The evaluation maps for \(u_\pm \)
$$\begin{aligned} {\text {ker}}D_{u_+^* E, u_+^* F} \cong u_+^* F_1 , \quad {\text {ker}}D_{u_-^* E, u_-^* F} \cong u_-^* F_1 \end{aligned}$$
given by linearizing (35) are by definition orientation preserving. Since the right-hand arrow is orientation reversing (exactly one factor of F is reversed), the left-hand arrow is also orientation reversing. Hence these contributions cancel in the weighted disk count (31). \(\square \)

Remark 4.32

(Independence of choices) Let \(S_0,E_0,F_0,E_C,F_C,D_r\) be as above. Define an invariant associated with the nodal surface \(S_r\) by identifying a point on the seam \(S_0\) and disk D. Define a nodal Lefschetz fibration \(E_r\) by identifying a fiber of \(E_0\) with a fiber of \(E_C\) with boundary condition \(F_r \subset E_r\). By counting pseudoholomorphic sections with matching condition at the node one obtains an invariant \(\varPhi (E_r,F_r)\) for the nodal fibration, equal to the invariant for the glued fibration \(\varPhi (E,F)\). In particular, vanishing of \(\varPhi (E_r,F_r)\) for r small implies vanishing for any r.

4.5 Horizontal invariants

As in Seidel [41], the computation of the relative invariants in the special cases needed for the exact triangle uses only horizontal sections, defined as follows.

Definition 4.33

Let \(\underline{S}\) be a quilted surface with strip-like ends, \(\underline{E}\) a quilted Lefschetz–Bott fibration, and \(\underline{F}\) a collection of Lagrangian seam/boundary conditions.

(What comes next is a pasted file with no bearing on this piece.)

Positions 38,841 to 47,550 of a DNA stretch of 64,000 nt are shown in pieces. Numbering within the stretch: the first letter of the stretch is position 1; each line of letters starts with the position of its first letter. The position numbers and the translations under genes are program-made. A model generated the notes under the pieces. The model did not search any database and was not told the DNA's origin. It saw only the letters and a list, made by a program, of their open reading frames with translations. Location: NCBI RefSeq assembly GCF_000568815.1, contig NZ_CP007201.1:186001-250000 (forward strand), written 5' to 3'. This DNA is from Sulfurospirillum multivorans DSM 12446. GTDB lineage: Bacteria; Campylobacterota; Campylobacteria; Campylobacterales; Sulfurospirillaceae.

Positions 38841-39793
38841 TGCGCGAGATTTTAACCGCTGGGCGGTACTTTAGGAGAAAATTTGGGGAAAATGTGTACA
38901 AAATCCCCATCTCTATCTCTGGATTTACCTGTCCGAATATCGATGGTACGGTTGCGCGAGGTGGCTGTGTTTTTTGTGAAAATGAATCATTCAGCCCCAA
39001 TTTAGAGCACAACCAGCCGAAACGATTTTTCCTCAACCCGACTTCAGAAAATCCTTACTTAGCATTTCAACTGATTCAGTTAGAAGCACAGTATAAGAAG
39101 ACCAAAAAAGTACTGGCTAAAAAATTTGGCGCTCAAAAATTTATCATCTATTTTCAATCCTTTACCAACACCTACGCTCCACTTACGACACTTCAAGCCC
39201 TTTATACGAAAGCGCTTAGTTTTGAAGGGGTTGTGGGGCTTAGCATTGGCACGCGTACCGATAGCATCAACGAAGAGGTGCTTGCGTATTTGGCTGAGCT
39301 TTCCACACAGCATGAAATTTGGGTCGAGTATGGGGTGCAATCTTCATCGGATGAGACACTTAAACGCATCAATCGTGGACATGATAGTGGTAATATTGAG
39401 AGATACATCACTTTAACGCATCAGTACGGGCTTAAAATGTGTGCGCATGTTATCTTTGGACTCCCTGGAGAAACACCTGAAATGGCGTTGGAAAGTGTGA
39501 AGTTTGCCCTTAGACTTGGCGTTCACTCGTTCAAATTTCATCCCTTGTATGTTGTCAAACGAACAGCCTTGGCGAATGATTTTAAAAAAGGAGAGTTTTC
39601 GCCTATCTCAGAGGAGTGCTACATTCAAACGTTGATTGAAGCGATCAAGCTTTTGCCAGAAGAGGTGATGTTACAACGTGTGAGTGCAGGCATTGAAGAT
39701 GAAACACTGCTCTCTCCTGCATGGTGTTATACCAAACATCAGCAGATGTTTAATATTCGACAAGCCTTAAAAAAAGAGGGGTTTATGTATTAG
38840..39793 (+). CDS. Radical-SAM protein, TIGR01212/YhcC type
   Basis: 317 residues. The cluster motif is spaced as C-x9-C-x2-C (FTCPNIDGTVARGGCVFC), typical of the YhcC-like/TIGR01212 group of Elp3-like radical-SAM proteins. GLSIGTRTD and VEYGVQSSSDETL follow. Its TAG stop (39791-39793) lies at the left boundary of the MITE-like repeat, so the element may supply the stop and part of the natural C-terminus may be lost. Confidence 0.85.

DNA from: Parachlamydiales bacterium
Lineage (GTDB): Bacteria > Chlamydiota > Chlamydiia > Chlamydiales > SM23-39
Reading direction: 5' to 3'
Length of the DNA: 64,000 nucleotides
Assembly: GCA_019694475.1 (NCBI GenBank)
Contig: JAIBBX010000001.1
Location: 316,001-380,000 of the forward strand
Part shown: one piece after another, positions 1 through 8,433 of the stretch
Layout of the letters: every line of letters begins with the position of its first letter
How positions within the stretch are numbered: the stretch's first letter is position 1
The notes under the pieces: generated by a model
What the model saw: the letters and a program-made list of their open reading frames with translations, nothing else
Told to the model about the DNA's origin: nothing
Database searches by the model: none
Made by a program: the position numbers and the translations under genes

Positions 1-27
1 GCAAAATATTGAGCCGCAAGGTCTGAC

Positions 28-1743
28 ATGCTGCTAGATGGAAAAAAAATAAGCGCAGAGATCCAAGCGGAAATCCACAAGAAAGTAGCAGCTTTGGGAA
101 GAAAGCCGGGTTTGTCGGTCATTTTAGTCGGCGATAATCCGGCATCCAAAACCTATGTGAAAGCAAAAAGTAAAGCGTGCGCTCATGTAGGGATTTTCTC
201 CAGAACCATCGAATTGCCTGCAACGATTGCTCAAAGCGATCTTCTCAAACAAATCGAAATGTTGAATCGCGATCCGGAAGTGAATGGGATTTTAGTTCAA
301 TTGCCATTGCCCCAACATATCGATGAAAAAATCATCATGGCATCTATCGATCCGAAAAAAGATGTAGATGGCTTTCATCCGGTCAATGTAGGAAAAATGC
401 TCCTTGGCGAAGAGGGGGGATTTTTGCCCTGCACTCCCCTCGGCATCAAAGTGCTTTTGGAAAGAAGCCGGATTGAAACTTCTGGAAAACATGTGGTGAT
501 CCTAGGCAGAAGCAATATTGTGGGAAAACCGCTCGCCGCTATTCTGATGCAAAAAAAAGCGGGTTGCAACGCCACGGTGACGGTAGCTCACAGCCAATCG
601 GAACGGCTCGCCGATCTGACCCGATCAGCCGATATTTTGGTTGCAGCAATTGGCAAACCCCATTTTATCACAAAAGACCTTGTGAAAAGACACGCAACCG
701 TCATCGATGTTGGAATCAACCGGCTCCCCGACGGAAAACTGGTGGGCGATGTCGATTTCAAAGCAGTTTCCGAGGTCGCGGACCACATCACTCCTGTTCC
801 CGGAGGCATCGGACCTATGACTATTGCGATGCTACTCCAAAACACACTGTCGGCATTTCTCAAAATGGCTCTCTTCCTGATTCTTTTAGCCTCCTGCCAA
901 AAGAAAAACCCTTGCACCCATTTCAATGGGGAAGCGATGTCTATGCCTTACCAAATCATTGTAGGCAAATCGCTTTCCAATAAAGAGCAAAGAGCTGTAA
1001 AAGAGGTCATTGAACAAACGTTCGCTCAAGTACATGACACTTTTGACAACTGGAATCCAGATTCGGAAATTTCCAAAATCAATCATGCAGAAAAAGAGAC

1. (a)
    (Horizontal sections) A section \({u}: \underline{S} \rightarrow \underline{E}\) (i.e., a collection of sections \(u_k: S_k \rightarrow E_k,\ k = 1,\ldots , m\)) is horizontal if
    $$\begin{aligned} {\text {Im}}Du_k(s) = TE^h_{k,u_k(s)} \end{aligned}$$
    for all \(s \in S_k, k = 1,\ldots , m\). Let \( {\mathcal {M}}^h(\underline{E},\underline{F}) \) denote the space of horizontal sections.
     
  2. (b)
    (Horizontal almost complex structures) A collection of compatible almost complex structures \(\underline{J} \in {\mathcal {J}}(\underline{E})\) is horizontal if
    $$\begin{aligned} J_k(e) T_e^hE_k = T^h_e E_k, \quad \forall e \in E_k -E_k^{{\text {crit}}}, \quad k = 1,\ldots , m, \end{aligned}$$
    or equivalently if \(\omega _{E_k}(J \cdot , \cdot )\) is symmetric for \(k = 1,\ldots , m\). Let \({\mathcal {J}}^h(\underline{E})\) denote the set of horizontal compatible almost complex structures. If \(J \in {\mathcal {J}}^h(\underline{E})\), then any horizontal section is J-holomorphic, that is,
    $$\begin{aligned} (J \in {\mathcal {J}}^h(\underline{E})) \implies ({\mathcal {M}}^h(\underline{E},\underline{F}) \subset {\mathcal {M}}(\underline{E},\underline{F})). \end{aligned}$$
     
  3. (c)
    (Clean moduli spaces) \({\mathcal {M}}^h(\underline{E},\underline{F})\) is clean if \({\mathcal {M}}^h(\underline{E},\underline{F})\) is a smooth submanifold of the Banach manifold of sections of a suitable Sobolev class of \(\underline{E}\) with tangent space